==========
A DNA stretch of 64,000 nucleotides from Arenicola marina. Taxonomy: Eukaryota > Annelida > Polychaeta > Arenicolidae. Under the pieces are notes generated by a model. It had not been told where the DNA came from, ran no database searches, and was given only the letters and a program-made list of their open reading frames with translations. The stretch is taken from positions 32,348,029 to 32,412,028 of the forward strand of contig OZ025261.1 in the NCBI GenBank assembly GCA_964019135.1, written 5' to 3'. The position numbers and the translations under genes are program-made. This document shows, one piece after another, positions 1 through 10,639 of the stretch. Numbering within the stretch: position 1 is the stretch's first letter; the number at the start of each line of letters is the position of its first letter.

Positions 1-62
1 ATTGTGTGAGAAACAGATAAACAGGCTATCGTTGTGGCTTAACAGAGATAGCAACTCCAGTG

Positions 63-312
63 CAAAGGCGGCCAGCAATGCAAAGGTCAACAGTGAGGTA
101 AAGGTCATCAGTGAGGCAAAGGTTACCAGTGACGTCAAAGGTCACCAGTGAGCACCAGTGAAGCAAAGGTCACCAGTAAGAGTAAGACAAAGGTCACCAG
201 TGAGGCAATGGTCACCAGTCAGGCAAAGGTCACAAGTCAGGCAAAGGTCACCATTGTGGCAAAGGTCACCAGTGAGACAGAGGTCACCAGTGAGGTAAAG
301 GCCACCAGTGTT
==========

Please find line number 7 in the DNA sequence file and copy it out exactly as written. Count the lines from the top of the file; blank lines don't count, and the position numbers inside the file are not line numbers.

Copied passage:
201 TGAGGCAATGGTCACCAGTCAGGCAAAGGTCACAAGTCAGGCAAAGGTCACCATTGTGGCAAAGGTCACCAGTGAGACAGAGGTCACCAGTGAGGTAAAG